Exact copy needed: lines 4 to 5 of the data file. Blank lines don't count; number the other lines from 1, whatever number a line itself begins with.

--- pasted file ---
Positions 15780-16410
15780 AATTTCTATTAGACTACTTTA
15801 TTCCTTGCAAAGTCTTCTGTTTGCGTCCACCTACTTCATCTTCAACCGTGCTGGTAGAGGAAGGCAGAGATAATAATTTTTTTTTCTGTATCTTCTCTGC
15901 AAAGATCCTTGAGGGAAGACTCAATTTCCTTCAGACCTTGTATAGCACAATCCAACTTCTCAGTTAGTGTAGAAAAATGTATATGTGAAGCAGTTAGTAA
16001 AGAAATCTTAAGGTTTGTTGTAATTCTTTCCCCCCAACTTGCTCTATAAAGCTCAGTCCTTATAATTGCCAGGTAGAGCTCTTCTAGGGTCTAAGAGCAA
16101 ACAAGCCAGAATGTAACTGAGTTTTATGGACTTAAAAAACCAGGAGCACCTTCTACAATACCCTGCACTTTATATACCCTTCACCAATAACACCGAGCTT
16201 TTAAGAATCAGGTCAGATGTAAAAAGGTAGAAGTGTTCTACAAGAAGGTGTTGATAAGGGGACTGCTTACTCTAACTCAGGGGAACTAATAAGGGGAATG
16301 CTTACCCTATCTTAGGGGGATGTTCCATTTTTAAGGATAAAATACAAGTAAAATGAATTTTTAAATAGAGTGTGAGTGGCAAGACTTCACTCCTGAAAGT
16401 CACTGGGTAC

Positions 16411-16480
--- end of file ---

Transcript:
15901 AAAGATCCTTGAGGGAAGACTCAATTTCCTTCAGACCTTGTATAGCACAATCCAACTTCTCAGTTAGTGTAGAAAAATGTATATGTGAAGCAGTTAGTAA
16001 AGAAATCTTAAGGTTTGTTGTAATTCTTTCCCCCCAACTTGCTCTATAAAGCTCAGTCCTTATAATTGCCAGGTAGAGCTCTTCTAGGGTCTAAGAGCAA